TAMARA STANNERS: So much pressure. How do you deal with it so it doesn't ruin you or ruin your beloved sport for you? ANDY SHEPPARD: Nicole has a simple bit of advice, and I think this applies outside a sport as well. NICOLE ROSS: I teach this to my kids and I've been taught this since I was a little kid: You leave it all out on the strip. To us, that means you put on your most tough face when you are fencing. It doesn't matter if you know the person, if you love the person. You put on your mask and you fence them as hard as you can, as honestly as you can, as competitively as you can, and then you leave that behind on the strip. When you get off the strip, you come back to the person that you are in normal life. That's what that refers to.

TAMARA STANNERS: Thanks to Jeff Ulster for that interview with US Olympic fencer Nicole Ross. Even if you're not an Olympic athlete or a lawyer or a politician, it's useful to know when to dial down the competitive attitude from time to time, or to let others get the win, or, better still, take your adversaries out for coffee. There's a piece over on the Relate online magazine called “Office politics: players gonna play and haters gonna hate,” and it's got some great tips for neutralizing office rivalries before they get out of hand. Go to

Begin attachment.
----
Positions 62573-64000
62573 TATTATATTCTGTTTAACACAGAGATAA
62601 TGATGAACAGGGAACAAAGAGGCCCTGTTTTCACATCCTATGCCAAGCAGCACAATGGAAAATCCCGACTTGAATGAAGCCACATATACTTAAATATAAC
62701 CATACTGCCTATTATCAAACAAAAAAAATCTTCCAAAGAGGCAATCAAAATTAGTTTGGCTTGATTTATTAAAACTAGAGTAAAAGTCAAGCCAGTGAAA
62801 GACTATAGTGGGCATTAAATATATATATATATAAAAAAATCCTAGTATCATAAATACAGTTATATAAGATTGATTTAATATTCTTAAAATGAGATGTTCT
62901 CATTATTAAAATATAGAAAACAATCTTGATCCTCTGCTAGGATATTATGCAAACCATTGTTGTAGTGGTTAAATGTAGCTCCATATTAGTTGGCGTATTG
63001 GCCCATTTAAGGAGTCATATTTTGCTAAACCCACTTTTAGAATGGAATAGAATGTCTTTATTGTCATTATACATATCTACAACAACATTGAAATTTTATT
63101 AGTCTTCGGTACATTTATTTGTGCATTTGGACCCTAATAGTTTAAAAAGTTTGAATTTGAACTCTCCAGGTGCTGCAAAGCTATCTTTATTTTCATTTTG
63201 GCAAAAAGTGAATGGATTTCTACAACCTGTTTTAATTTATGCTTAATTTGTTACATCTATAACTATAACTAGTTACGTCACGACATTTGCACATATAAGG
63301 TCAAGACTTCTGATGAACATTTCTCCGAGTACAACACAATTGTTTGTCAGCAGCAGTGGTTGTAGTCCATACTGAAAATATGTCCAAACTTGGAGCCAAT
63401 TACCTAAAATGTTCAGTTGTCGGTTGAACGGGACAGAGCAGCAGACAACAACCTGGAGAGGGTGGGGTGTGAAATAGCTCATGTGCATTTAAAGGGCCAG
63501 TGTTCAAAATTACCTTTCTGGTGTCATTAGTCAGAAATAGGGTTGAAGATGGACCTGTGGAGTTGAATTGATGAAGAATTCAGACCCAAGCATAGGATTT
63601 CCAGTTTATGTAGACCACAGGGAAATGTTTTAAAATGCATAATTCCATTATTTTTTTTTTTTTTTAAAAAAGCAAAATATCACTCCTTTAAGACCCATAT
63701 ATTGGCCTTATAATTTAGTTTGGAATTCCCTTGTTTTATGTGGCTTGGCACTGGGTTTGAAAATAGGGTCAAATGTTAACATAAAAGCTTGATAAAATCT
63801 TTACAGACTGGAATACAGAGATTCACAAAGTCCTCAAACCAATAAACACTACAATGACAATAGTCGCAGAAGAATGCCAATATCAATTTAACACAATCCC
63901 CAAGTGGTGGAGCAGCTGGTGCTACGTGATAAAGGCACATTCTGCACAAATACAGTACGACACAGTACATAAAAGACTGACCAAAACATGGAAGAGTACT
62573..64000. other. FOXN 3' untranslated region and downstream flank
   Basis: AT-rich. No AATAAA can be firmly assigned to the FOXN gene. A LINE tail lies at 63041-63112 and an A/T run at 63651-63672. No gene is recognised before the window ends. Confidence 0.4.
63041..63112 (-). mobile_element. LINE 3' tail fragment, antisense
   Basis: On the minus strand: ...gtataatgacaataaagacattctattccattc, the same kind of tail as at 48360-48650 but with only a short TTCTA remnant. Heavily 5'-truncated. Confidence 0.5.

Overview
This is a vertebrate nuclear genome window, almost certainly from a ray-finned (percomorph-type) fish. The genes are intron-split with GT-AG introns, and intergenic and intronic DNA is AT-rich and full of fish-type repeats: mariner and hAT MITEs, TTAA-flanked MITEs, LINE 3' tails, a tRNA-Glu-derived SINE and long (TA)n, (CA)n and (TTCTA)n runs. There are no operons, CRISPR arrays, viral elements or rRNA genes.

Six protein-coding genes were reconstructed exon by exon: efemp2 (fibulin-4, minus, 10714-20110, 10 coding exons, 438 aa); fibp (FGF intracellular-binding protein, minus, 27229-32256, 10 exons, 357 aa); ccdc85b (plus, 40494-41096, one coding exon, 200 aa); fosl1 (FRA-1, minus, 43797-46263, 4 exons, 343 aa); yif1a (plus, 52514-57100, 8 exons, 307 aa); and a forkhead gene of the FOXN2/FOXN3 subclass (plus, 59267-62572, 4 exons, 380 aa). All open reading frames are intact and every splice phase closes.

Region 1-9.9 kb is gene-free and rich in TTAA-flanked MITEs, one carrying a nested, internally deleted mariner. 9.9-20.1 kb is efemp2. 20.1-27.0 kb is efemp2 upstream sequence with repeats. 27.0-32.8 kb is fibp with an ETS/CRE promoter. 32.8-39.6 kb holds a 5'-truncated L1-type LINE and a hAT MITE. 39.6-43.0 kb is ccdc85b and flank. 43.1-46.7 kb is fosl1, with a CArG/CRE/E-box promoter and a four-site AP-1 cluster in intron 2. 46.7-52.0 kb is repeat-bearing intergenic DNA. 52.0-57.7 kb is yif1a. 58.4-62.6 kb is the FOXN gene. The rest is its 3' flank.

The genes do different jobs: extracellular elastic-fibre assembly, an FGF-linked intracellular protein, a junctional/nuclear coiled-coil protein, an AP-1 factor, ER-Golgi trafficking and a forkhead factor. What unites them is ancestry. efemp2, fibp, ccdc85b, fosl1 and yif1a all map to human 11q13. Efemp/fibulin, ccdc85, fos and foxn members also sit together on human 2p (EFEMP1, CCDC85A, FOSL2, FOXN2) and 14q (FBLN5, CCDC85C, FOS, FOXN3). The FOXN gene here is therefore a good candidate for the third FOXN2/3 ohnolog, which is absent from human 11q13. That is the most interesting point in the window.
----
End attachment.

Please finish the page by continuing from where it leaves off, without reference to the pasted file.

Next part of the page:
ANDY SHEPPARD: I'm still waiting for that coffee, Tamara.

TAMARA STANNERS: I'm sorry. I'll go get it right now. That's it for Relate this time around. In two weeks, a culture clash episode. We've got a story of two men from really different cultural backgrounds. I mean, we're talking long-standing animosity here. But these two men formed an unlikely friendship over the course of a 4,000-mile bike trip. Subscribe for free on Apple Podcasts or Google Play or wherever you listen, and we'll serve up that episode and a bunch of other great stories that we've got in the works. In the meantime, for more articles on connecting to your customers in deeper ways, visit If you want to explore technology built to improve your customer interactions, head over to for a free trial. I'm Tamara Stanners. Talk to you soon.

Thanks, Andy Sheppard. What about you? What do you get to say in there?

ANDY SHEPPARD: I'm done at this point.

TAMARA STANNERS: For me and Andy, bye.